Embracing the monolith with Inertia.js

Sep 14, 2023

It's likely that your single-page applications could work more effectively as a monolith, bundled together with backend code. Let me explain a little more, and provide some solid context.

When building a new application decisions need to be made about architecture, especially when using a frontend framework like React or Vue. At minimum you'll need an API layer to handle data, likely authentication, maybe additional layers for roles and permissions, or communicating with third-party services, plus assets, queues, and the list goes on.

For these reasons the microservices architecture pattern has become fairly popular. Split everything apart into individual services and it's easier to develop, scale, and maintain, right?

Well, not always.

In fact, I'll go as far to say that for a lot of applications this pattern tends to be overkill. For most applications with a moderate user base and development team size, a single monolithic application containing all the code powering your frontend, backend, authentication, assets, and everything else, enables you to work more effectively. Each microservice has its own requirements, tooling, and build processes that can cause overlap between codebases, which can lead to maintainability problems or out-of-sync dependencies.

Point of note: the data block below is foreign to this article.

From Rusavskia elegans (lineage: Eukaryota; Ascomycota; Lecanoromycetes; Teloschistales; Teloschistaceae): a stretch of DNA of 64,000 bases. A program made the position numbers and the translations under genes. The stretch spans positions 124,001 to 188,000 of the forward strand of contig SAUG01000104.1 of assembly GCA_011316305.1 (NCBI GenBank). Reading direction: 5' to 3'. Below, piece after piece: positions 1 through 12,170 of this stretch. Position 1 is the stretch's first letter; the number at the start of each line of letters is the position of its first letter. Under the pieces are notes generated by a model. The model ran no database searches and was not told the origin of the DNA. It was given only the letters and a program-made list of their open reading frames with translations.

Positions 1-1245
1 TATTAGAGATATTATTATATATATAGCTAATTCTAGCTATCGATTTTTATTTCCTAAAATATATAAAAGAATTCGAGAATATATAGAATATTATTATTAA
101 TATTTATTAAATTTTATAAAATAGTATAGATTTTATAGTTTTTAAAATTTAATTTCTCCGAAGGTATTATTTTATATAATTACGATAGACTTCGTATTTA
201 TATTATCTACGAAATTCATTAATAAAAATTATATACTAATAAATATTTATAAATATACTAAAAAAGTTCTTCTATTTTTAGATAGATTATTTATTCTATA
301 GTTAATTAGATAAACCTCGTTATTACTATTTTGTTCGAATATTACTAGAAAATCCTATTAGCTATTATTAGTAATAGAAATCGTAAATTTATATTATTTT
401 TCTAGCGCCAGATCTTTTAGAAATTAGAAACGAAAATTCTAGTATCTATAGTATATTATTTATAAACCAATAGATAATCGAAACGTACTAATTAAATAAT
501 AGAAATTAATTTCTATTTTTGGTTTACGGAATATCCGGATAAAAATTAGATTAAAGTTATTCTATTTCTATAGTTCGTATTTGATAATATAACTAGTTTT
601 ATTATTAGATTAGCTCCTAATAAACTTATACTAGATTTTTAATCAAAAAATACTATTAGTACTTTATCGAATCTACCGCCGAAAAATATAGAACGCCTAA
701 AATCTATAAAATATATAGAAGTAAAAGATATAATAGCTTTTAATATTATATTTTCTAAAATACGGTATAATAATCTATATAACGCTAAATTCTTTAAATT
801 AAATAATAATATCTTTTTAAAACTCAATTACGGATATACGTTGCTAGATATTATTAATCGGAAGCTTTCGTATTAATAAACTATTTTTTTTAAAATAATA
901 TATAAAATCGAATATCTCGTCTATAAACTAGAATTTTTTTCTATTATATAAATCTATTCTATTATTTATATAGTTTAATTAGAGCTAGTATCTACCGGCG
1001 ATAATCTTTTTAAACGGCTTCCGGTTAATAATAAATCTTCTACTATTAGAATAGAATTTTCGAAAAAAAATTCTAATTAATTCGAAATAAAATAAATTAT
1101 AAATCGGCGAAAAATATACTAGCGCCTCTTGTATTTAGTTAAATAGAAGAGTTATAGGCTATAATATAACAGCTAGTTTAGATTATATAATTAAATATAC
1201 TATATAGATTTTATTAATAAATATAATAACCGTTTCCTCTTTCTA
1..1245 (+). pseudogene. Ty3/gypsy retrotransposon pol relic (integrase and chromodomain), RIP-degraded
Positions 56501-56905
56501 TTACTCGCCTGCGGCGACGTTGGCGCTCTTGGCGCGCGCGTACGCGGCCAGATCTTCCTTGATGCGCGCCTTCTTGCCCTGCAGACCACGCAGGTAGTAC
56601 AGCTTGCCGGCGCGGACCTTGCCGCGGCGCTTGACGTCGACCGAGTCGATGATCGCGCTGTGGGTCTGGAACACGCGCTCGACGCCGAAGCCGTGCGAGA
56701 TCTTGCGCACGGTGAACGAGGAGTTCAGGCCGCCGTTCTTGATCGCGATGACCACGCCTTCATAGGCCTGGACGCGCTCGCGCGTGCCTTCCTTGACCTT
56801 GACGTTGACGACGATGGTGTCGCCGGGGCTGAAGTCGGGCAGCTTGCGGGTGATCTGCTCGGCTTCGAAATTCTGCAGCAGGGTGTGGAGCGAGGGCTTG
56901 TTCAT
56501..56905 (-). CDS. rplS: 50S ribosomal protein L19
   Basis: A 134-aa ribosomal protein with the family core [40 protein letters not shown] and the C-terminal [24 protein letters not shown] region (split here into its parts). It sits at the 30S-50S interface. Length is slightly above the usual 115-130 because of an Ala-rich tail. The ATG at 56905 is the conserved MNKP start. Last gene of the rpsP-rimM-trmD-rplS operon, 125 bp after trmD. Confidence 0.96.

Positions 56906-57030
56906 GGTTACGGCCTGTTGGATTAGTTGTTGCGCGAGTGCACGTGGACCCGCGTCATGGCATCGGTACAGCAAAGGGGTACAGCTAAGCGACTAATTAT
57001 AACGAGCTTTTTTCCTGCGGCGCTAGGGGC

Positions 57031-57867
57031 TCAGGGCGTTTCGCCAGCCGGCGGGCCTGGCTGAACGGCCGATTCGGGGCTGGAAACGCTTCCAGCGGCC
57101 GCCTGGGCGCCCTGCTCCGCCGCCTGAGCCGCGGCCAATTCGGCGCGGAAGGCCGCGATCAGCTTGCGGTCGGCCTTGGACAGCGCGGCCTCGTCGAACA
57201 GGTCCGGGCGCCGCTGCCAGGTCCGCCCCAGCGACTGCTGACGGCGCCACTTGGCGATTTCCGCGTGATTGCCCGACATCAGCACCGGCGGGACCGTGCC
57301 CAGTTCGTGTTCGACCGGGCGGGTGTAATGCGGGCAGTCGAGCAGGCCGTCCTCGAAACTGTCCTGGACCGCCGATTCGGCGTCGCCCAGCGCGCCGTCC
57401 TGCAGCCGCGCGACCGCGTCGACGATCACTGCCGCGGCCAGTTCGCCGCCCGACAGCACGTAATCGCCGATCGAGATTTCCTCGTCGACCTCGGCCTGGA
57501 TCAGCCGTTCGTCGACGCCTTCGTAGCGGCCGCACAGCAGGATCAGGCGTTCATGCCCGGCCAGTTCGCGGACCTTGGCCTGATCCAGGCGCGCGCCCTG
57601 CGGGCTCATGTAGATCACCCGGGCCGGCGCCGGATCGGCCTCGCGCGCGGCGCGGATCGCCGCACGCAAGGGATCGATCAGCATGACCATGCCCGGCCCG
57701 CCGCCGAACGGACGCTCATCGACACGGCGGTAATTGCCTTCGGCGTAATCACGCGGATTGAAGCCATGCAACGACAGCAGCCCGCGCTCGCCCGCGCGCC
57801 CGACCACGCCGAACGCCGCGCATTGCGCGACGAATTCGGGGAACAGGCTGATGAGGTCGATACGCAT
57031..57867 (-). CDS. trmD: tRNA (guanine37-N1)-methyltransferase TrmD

Instead, we can use a bridge to span the gap between traditional backends and modern SPA frameworks. Let's talk Inertia.js.

What is Inertia?

Inertia is a framework agnostic library that allows you to build single page applications using classic server side routing and controllers. It works by automatically providing your backend framework with the ability to conditionally return either a compiled view or a JSON response from your controller actions. Inertia then automatically uses either the view or the JSON to hydrate and update the frontend, seamlessly.